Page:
The 1960s were steeped with important demonstrations involving minority groups standing up for their rights. Along with the Civil Rights Movement, the Stonewall Uprising in New York City laid the groundwork for legislative victories to come.
Also referred to as the Stonewall Riots, the Stonewall Uprising, sparked on June 28, 1969, was the result of repeated harassment by law enforcement of the Stonewall Inn’s gay patrons. These riots paved the way for an international gay rights movement. I would like to discuss this because in June, we celebrate Pride Month.
The Stonewall Riots
Though famously liberal, New York State outlawed sexual relationships between same-sex individuals until 1980. One of the few places where LGBTQ+ people could seek refuge from public harassment was in gay bars. Nonetheless, police often harassed gay bar patrons.
In the early hours of Saturday, June 28, 1969, nine police officers went into the Stonewall Inn and arrested the workers for selling alcohol without a license. In addition, they assaulted many of its clients, cleared the bar, and took several people into custody, citing a law that forbade people from wearing three articles of clothing not appropriate for their gender.
The people at the bar attacked the police as they watched bar patrons being forced into a police wagon. The police summoned reinforcements and locked themselves inside the Stonewall Inn while an estimated 400 people participated in the riot. The police barricade was brought down, and the Stonewall Inn was set ablaze. The NYFD and riot squads arrived in the nick of time to put out the fire, and they finally dispersed the crowd.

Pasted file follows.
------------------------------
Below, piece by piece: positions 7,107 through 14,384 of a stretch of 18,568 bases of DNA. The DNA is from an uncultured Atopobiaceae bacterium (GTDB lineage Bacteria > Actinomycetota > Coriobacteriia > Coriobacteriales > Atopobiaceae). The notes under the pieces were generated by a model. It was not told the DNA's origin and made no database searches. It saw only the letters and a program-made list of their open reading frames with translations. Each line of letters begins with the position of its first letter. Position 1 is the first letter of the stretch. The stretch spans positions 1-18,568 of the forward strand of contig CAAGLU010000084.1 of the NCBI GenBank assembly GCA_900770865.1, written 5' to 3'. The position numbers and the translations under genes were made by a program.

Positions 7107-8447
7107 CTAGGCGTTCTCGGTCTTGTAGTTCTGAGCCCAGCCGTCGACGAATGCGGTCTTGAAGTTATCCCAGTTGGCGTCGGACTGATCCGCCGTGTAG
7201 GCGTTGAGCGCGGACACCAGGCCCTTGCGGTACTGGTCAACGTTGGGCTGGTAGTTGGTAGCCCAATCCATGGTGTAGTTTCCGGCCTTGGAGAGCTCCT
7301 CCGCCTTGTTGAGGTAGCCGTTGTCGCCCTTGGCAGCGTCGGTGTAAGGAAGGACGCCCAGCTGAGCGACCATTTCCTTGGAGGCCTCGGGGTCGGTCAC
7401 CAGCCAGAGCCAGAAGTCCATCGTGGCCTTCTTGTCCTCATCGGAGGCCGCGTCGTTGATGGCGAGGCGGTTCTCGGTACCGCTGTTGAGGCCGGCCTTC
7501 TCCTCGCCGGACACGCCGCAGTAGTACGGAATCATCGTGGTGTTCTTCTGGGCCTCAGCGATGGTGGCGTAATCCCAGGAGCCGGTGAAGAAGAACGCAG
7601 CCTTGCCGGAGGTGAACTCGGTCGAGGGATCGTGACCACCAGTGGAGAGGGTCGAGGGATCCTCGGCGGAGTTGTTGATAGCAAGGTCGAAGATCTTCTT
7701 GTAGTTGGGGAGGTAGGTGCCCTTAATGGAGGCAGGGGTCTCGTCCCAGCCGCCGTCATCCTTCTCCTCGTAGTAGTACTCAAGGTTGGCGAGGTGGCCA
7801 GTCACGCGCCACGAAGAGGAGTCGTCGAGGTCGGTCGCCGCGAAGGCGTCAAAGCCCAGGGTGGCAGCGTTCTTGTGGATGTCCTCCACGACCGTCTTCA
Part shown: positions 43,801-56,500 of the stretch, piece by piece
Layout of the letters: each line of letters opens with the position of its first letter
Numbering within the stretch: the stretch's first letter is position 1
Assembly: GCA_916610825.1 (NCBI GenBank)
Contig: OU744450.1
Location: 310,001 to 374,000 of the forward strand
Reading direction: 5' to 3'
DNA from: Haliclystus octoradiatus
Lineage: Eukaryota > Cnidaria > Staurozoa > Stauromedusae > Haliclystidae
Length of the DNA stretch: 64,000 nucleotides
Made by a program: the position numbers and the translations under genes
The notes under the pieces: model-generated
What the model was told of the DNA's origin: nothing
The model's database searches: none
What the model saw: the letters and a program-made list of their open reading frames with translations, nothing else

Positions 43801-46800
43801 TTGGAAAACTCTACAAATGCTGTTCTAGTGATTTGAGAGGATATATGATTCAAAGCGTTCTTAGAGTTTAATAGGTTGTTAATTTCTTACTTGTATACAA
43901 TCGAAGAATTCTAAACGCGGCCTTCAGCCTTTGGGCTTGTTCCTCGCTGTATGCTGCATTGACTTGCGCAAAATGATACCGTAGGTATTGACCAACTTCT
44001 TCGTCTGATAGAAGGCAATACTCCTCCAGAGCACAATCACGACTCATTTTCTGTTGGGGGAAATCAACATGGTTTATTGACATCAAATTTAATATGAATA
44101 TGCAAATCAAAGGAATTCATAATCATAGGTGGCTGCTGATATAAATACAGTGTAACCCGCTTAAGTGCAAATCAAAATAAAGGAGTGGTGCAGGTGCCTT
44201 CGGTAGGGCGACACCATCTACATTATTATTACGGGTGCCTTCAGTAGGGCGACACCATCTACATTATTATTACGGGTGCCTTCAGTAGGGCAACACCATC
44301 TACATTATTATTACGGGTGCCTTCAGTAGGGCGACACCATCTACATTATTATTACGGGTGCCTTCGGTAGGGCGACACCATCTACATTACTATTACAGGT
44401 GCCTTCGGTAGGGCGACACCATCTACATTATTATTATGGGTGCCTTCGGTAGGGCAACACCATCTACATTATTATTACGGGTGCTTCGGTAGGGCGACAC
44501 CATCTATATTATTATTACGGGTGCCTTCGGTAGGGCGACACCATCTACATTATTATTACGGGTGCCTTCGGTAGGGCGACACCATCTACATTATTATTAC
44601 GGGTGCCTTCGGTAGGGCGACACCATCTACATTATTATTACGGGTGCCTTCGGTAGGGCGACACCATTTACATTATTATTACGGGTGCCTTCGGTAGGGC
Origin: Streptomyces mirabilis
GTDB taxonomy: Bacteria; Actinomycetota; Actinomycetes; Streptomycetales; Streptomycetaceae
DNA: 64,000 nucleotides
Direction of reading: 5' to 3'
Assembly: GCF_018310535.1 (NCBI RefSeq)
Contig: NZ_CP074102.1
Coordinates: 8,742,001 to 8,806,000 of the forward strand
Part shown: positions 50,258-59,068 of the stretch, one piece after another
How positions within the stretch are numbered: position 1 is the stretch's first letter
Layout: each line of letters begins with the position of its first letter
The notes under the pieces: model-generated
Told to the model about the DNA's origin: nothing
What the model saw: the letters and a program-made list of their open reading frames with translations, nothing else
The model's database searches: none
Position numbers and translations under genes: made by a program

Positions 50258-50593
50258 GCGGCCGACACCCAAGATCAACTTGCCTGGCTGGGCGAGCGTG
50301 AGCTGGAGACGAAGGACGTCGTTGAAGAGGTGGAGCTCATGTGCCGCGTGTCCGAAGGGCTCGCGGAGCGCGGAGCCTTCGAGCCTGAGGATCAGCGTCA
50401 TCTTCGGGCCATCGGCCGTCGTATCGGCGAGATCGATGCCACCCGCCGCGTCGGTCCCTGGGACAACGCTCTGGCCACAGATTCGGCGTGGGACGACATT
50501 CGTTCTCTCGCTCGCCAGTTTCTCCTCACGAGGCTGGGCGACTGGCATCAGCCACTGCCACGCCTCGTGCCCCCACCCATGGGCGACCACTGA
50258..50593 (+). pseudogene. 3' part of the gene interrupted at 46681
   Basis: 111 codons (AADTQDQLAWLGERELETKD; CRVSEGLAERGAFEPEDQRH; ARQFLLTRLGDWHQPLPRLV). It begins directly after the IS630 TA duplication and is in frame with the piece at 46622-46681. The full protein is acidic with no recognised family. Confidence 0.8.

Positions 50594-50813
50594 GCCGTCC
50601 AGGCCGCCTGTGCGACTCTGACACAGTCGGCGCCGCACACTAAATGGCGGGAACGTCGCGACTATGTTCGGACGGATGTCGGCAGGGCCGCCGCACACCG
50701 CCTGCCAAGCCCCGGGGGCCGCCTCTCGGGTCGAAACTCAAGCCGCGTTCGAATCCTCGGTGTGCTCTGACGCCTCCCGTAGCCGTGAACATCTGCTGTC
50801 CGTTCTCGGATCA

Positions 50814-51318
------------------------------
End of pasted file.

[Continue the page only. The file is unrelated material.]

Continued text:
But the protest carried on for the next five days. Many historians believe that the uprising was a massive protest against the constant police harassment and discrimination against LGBTQ+ people in the 1960s. While there were many other protests from the LGBTQ+ community, the Stonewall Uprising was believed to be the first time LGBTQ+ people saw the merit of coming together to fight for a cause.
The Uprising’s Legacy
Stonewall was subsequently cemented as an icon of resistance to social and political discrimination. It even paved the way for LGBTQ+ rights organizations like Human Rights Campaign, GLAAD, PFLAG, and the Gay Liberation Front.
In 1999, the U.S. National Park Service put the Stonewall Inn on the National Register of Historic Places. Former President Barack Obama pronounced the building and its surroundings a National Monument in 2016, and in 2019, before the 50th anniversary of the uprising, New York City’s police commissioner at the time, James P. O’Neill, apologized for the NYPD’s heinous actions during the uprising.
This Pride Month, the 14Y gallery is presenting visual art by 14Y staff and is open to the public until June 30. To celebrate Pride all month, we worked with community partners LABA NY and LAB/SHUL for Shabbat Queer at the 14Y. Our Family Youth and Pride Celebration was a big hit! And we’re concluding the month with a Pride Celebration Dance Party at the Sirovich Center for Balanced Living on Friday, June 30. We do hope you’ll join us. For more information, visit our website.
Civil rights activism, including gay rights, speaks to me. Full disclosure: I know some friends who are LGBTQ+. The Stonewall Riots are a prime example of how standing up for your rights paves the way for great change. Although we still have a long way to go, people are becoming more aware of how important the LGBTQ+ community is. Needless to say, it cannot be denied that the Stonewall Riots will continue to inspire activists for generations to come.